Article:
25 6 17 12 38 71 13 174 13 450

Sagra Unmas Unlu Mamuller Karper Kent Gida Maddeleri Marsa

Dairy products,Food ingredients Baked goods Dairy products Sugar and confectionery Food ingredients,Food-others

07/06/2007 18/08/2006 28/02/2006 10/04/2006 21/12/2005

100.0% 50.0% 51.0% 30.0% 49.0%

104 18 16 94 19

Kristal Kola AS Turk Tuborg Bira ve Malt Sanayii AS TEKEL AS (Tobacco Business) Sarper Tutun Ticarper Ve Sanayi AS Mey Icki Sanayi ve Tic Efes Sinai Yatirim Holding AS

Soft beverages Beer Tobacco Wine/spirits Wine/spirits Bottling/ canning,Soft beverages

15/09/2008 24/06/2008 25/06/2007 01/06/2006 02/12/2005

95.7% 100.0% 50.0% 90.0% 51.9%

19 167 1,720 10 810 305

Turkey;Brazil FEM OGG Turkey Yildiz Holding AS Turkey Esas Holding AS Turkey Fresh Cake Gida Turkey Afia International Saudi Arabia Klueh Service Management Germany MGS Marmara Gida Turkey Bulutoglu Gida ve Lojistik Turkey Cadbury Plc UK Turkish Savings 13 Deposit Insurance Fund Turkey 14 Doruk Una Deger Katma GidaTurkey 15 Fromageries Bel SA France 16 Cadbury Plc UK 17 Gidasa SA Turkey DRINKS & TOBACCO 18 Ihlas Holding AS Turkey 19 Central Bottling Company Ltd Israel 20 British American Tobacco Plc UK 21 Sarper Family Turkey 22 TPG Capital LP USA 23 Coca Cola Icecek AS Turkey 4 5 6 7 8 9 10 11 12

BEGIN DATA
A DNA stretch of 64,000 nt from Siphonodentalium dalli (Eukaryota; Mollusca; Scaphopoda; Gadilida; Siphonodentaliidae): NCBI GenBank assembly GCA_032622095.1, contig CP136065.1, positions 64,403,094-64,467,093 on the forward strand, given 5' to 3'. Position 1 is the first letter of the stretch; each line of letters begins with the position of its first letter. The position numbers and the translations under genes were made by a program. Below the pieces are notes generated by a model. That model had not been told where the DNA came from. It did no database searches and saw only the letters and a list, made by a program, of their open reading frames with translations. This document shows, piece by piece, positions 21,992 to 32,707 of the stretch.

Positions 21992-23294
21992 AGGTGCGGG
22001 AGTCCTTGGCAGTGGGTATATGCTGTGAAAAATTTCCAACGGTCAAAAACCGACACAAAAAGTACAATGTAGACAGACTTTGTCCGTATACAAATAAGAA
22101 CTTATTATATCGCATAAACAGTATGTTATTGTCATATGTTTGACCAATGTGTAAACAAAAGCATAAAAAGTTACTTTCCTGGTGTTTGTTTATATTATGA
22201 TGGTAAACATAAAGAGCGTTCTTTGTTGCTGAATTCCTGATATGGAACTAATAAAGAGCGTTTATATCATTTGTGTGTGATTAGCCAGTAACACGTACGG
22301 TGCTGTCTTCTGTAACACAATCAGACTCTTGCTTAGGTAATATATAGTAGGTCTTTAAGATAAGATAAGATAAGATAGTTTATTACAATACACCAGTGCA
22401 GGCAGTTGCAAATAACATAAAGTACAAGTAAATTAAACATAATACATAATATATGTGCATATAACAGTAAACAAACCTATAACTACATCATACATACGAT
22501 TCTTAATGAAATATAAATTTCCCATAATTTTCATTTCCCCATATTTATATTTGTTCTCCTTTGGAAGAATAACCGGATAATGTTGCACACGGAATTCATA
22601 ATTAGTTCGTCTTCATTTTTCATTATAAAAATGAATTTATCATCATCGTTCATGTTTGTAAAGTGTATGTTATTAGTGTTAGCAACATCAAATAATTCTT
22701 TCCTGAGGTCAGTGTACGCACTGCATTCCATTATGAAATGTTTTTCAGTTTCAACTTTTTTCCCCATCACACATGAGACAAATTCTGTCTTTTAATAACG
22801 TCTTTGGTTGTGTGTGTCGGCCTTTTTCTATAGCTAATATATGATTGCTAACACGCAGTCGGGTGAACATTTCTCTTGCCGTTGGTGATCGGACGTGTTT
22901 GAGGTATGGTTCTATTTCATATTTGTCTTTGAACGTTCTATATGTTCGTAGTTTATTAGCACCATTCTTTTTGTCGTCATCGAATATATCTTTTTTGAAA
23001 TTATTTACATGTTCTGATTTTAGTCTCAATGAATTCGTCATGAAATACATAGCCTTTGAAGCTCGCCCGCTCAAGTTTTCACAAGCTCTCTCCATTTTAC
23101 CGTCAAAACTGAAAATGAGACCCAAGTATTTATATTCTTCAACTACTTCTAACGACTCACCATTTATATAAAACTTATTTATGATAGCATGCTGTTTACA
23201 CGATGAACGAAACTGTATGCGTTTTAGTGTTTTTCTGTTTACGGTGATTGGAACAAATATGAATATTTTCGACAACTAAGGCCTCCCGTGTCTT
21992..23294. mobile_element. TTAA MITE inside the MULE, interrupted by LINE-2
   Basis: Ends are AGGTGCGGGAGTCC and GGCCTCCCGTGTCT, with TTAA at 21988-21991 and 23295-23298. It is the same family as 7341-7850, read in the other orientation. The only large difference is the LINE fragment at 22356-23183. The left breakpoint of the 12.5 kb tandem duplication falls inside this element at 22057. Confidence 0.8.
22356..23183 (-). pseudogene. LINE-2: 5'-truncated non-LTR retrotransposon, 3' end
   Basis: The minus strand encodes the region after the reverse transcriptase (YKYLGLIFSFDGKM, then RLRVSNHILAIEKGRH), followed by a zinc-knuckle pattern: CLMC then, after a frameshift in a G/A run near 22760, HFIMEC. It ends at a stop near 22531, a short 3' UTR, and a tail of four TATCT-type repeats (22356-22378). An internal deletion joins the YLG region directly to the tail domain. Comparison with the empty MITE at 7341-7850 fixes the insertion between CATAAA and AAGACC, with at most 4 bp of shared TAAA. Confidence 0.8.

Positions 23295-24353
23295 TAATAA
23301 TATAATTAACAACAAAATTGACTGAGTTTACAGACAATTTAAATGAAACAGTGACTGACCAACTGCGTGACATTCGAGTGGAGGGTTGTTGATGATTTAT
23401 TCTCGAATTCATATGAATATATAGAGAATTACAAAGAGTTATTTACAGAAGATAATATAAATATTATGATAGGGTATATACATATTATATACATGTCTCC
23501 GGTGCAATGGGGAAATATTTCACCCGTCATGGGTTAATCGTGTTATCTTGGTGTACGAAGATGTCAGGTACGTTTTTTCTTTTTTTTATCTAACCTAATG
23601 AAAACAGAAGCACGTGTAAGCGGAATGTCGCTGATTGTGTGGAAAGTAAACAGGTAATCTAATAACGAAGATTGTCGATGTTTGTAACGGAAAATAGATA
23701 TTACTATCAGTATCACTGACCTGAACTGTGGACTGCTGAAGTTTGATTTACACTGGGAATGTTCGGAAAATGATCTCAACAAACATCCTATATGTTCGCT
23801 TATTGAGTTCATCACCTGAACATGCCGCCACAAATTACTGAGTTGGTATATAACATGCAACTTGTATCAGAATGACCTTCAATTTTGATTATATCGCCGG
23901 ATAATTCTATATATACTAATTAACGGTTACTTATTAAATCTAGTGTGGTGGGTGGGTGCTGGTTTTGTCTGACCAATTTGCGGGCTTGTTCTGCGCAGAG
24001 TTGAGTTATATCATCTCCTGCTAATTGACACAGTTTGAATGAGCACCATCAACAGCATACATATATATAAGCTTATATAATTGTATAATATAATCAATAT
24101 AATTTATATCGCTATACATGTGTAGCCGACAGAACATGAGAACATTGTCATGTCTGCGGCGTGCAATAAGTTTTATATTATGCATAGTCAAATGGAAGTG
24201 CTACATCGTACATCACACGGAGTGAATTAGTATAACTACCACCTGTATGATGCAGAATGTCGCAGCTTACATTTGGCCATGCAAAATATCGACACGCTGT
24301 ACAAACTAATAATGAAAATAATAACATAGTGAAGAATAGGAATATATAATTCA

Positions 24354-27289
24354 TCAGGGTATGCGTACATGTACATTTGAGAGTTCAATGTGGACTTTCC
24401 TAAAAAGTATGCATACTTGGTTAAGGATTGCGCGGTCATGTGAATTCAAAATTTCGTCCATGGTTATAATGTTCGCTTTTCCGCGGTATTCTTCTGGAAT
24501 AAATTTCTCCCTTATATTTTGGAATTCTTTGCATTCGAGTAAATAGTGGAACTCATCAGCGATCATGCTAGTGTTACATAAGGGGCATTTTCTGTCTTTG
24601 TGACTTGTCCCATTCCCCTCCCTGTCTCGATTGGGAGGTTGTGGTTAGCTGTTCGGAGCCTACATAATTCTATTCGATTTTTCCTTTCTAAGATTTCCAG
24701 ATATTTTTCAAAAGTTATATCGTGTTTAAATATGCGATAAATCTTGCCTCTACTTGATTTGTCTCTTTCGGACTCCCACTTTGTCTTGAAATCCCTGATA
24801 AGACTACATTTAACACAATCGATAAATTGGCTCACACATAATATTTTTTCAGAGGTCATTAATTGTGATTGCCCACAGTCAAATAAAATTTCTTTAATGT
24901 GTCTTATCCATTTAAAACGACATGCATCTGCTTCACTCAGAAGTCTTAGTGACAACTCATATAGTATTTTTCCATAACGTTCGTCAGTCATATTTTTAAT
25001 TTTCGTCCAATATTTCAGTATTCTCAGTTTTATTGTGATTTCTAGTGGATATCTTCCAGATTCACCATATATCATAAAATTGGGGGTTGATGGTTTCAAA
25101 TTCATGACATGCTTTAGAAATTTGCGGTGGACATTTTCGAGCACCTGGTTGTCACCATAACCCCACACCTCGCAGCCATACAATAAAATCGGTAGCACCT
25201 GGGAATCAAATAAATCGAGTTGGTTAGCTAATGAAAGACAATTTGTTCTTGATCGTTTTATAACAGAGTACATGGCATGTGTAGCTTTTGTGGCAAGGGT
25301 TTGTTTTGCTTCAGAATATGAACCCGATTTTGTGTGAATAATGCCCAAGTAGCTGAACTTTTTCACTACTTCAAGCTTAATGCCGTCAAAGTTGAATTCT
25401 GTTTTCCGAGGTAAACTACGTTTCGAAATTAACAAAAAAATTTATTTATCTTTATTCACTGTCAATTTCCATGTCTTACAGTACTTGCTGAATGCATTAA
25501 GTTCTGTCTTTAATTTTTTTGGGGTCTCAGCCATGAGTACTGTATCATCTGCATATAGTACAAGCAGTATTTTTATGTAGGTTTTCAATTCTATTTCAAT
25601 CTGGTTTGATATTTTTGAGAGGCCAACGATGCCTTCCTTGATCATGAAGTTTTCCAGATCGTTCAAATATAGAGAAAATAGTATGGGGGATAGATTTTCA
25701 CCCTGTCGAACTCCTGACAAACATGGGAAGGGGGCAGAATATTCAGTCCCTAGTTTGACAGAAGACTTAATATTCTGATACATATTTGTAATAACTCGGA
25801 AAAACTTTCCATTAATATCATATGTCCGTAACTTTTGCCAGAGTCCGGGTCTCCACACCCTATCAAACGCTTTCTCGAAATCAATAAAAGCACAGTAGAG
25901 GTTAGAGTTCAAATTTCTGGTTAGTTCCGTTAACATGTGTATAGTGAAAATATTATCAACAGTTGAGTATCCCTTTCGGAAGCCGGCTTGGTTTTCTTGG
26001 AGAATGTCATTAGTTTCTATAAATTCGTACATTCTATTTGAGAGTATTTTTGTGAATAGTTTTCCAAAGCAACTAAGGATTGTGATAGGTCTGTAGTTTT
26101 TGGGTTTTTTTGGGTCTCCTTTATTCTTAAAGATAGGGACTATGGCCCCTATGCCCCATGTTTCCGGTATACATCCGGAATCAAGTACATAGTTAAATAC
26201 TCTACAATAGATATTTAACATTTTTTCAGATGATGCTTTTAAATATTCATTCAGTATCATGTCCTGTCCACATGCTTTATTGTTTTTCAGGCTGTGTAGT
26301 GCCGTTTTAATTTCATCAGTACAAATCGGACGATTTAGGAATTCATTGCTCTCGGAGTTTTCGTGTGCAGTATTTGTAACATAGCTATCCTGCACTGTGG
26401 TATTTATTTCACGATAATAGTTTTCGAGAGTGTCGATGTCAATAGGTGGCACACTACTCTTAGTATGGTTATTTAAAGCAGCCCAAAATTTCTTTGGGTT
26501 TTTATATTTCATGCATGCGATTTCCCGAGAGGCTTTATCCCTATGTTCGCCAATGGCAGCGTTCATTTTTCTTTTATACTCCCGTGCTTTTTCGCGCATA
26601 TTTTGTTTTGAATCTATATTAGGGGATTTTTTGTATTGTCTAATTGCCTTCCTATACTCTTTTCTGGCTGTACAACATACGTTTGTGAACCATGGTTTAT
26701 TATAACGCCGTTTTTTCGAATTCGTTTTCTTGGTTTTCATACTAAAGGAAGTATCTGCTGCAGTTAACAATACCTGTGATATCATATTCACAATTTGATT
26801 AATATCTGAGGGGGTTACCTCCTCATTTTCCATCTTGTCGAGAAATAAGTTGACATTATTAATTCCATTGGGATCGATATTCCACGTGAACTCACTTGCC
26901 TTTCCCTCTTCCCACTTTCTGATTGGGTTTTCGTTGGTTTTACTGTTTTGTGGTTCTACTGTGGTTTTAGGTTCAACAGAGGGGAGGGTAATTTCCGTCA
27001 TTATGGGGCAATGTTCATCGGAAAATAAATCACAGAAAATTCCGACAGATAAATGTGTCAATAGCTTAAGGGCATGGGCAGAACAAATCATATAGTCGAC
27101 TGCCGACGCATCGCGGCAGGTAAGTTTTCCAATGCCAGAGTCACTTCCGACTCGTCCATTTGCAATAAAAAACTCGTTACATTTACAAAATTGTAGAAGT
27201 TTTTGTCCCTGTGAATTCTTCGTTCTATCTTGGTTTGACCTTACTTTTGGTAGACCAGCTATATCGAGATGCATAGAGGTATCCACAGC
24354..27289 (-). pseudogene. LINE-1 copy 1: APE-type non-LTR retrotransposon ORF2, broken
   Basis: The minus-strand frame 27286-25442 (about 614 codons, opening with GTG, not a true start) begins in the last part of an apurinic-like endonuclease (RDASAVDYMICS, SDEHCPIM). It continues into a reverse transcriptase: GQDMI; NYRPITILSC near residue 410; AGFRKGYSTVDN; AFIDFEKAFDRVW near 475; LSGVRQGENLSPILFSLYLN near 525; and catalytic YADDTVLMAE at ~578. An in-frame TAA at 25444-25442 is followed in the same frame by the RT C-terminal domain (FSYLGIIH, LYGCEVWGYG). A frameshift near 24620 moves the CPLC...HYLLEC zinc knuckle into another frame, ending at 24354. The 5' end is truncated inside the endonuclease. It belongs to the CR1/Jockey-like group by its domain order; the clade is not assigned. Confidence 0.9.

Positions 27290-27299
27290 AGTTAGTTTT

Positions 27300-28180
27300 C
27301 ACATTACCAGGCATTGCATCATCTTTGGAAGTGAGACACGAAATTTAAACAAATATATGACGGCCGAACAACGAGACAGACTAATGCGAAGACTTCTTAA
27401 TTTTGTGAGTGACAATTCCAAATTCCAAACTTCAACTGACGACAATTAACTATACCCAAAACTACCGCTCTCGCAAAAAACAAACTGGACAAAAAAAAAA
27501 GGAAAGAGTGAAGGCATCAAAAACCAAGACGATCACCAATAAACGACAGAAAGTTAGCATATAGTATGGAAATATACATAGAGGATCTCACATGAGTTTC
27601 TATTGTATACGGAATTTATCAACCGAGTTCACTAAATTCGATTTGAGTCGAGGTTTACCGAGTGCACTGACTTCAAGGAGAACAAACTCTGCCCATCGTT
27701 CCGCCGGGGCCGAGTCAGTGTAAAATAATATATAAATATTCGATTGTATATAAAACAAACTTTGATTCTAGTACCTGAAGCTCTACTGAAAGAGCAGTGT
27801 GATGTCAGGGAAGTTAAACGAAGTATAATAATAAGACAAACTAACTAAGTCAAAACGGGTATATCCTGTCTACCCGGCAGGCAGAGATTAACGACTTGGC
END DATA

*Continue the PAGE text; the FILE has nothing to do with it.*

Stake (%)

Origin

Source: Mergermarket

17


2.7

SWOT Analysis

S 

trengths

With its young and growing population, both consumption and production of food and beverage is increasing in Turkey. The Turkish food industry has important export opportunities due to the diverse agricultural products available in the country. Being a developing country, the GDP per capita is expected to increase in coming years which will also have an increasing affect on consumer spending.

O

pportunities

  

An interested young population is open to trying new brands and products Growth in the tourism sector also benefits consumption in the food and beverage industry. Since the market is still not mature, there are many opportunities for new products to enter Turkey.

W

eaknesses

 